The Harvard Law School Library staff invite you to attend a virtual book talk and discussion in celebration of Disability, Health, Law, and Bioethics, edited by I. Glenn Cohen, Carmel Shachar, Anita Silvers & Michael Ashley Stein (Cambridge Univ. Press, April 2020).
Disability, Health, Law, and Bioethics seeks to understand how our framing of disability influences medical and legal policies such as resource allocation. To honor the importance of this new publication by our faculty authors and to reflect on the COVID-19 health care landscape, we have gathered several of the authors along with a respondent to explore the question of ventilator allocation in regard to people living with disabilities. The panel will consider how our framing of disability influences triaging choices and how we can best ensure the ethical and non-discriminatory distribution of limited, life-saving resources.
Online Viewing on Tuesday, April 14, 2020, at noon Register now to view this event online!
This event is free and can be viewed online by the public, but registration is required.
In light of the rapidly developing COVID-19 outbreaks, Harvard University has restricted on-campus events. As a result, we will not be allowing in-person attendance at this event. Instead, the full panel discussion will be available for viewing online. To ensure that you will receive access to the livestream and be kept up to date on any changes to the event, register now. We will send out a link to the livestream of the event to all registrants in the days before the event.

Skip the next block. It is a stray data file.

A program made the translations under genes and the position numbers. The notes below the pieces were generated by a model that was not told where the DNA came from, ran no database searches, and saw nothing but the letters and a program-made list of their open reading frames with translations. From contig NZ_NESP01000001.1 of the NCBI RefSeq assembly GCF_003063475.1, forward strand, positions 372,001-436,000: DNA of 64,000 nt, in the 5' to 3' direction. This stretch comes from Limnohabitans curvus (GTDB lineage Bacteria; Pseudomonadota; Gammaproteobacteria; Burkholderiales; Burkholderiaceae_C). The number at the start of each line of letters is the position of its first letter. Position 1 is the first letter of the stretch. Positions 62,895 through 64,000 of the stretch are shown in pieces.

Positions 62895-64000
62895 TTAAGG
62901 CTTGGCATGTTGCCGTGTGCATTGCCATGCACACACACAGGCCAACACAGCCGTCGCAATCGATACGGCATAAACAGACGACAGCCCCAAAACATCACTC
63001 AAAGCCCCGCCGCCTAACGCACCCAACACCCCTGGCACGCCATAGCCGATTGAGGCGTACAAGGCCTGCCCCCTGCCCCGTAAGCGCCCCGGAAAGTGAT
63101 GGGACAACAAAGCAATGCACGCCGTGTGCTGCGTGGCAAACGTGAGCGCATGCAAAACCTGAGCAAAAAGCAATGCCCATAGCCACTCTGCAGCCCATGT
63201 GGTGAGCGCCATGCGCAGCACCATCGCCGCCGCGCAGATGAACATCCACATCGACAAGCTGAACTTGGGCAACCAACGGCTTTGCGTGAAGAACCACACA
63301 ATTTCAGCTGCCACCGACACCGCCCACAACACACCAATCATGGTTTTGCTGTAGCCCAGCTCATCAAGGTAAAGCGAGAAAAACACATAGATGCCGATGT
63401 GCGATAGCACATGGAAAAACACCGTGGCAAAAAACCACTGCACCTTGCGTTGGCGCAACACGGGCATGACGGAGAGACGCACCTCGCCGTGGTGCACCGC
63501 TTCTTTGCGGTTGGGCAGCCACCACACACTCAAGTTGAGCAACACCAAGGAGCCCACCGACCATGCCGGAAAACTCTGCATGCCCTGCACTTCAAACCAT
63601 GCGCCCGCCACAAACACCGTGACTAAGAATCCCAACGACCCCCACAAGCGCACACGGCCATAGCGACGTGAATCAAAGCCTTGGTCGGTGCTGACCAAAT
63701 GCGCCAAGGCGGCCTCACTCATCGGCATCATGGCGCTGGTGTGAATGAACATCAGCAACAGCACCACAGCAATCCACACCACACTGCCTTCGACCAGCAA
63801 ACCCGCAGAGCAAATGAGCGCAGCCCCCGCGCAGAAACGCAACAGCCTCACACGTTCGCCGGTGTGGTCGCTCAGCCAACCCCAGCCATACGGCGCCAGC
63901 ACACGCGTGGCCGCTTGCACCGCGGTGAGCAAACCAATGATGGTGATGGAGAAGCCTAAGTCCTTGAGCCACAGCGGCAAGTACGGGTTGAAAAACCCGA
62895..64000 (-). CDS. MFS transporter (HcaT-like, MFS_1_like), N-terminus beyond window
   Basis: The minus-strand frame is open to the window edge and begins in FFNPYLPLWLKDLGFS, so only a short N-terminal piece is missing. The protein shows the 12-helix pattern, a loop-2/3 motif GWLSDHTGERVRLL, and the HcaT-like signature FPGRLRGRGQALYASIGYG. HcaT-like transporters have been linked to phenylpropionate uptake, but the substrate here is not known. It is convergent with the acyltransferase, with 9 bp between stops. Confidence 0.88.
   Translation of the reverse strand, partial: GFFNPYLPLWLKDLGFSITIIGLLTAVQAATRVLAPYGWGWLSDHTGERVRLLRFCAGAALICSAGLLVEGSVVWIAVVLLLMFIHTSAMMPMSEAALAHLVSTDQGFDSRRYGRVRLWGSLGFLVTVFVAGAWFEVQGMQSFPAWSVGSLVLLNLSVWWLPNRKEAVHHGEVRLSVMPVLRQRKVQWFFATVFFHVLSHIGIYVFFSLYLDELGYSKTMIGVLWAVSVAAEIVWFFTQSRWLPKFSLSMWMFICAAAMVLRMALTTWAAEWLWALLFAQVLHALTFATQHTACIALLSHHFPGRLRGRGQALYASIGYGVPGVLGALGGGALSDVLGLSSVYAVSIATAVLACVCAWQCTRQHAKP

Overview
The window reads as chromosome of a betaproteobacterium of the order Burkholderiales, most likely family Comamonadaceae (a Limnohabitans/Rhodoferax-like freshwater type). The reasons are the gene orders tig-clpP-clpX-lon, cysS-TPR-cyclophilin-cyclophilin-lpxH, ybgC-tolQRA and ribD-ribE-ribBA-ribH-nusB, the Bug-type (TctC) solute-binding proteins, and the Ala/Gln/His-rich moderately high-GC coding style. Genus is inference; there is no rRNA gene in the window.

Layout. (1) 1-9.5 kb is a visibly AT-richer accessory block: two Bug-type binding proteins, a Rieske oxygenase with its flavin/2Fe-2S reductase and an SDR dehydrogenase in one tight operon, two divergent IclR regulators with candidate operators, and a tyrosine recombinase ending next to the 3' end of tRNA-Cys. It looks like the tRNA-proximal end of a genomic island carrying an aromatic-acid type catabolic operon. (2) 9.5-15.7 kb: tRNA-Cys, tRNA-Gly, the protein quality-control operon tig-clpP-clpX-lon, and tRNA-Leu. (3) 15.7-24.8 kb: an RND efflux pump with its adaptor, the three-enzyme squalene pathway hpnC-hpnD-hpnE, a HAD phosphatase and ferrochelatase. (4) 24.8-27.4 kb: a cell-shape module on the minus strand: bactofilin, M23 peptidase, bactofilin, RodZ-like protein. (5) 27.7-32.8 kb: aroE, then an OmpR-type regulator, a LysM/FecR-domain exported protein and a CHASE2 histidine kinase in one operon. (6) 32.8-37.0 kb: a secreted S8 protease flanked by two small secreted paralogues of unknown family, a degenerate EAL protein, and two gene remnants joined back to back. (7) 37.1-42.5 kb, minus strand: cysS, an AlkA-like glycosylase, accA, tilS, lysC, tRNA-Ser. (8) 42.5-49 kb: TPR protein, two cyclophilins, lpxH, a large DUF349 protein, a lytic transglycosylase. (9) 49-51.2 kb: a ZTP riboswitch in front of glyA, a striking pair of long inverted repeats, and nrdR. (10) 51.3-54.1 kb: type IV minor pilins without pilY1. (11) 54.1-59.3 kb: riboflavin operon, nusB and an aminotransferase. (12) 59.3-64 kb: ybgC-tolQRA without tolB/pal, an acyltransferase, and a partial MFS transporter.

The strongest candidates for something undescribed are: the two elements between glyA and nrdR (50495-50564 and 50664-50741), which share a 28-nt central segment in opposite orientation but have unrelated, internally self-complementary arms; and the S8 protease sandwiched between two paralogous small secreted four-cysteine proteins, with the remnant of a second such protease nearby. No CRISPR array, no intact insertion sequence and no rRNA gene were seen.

The book talk discussion will include:
Introduction: I. Glenn Cohen, co-editor of Disability, Health, Law, and Bioethics; James A. Attwood and Leslie Williams Professor of Law, Harvard Law School and Faculty Director, Petrie-Flom Center for Health Law Policy, Biotechnology, and Bioethics at Harvard Law School
Leslie Francis, chapter author; Alfred C. Emery Endowed Professor and Distinguished Professor in the College of Law, Distinguished Professor of Philosophy, and Adjunct Professor in Family and Preventive Medicine, Internal Medicine, and Political Science at the University of Utah
Omar Sultan Haque, chapter author; faculty member in the Department of Global Health and Social Medicine and the Program in Psychiatry and the Law, Harvard Medical School and Co-Director, UNESCO Chair in Bioethics, American Unit
Govind Persad, chapter author; Assistant Professor, Sturm College of Law, University of Denver
Respondent: Ari Ne’eman, PhD Student in Health Policy, Harvard University, and founder, Autistic Self Advocacy Network
Moderator: Michael Ashley Stein, co-editor and chapter author; co-founder and Executive Director, Harvard Law School Project on Disability and Visiting Professor, Harvard Law School
This book talk is co-sponsored by the Harvard Law School Library and the Petrie-Flom Center for Health Law Policy, Biotechnology, and Bioethics at Harvard Law School.
More About Disability, Health, Law, and Bioethics
“Historically and across societies people with disabilities have been stigmatized and excluded from social opportunities on a variety of culturally specific grounds. In this collection, the authors explore the impact that the philosophical framing of disability can have on public policy questions, in the clinic, in the courtroom, and elsewhere. They examine the implications of this understanding for legal and policy approaches to disability, strategies for allocating and accessing health care, the implementation of the Americans with Disabilities Act, health care rights, and other legal tools designed to address discrimination. This volume should be read by anyone seeking a balanced view of disability and an understanding of the connection between the framing of disability and policies that have a real-world impact on individuals.” — Cambridge University Press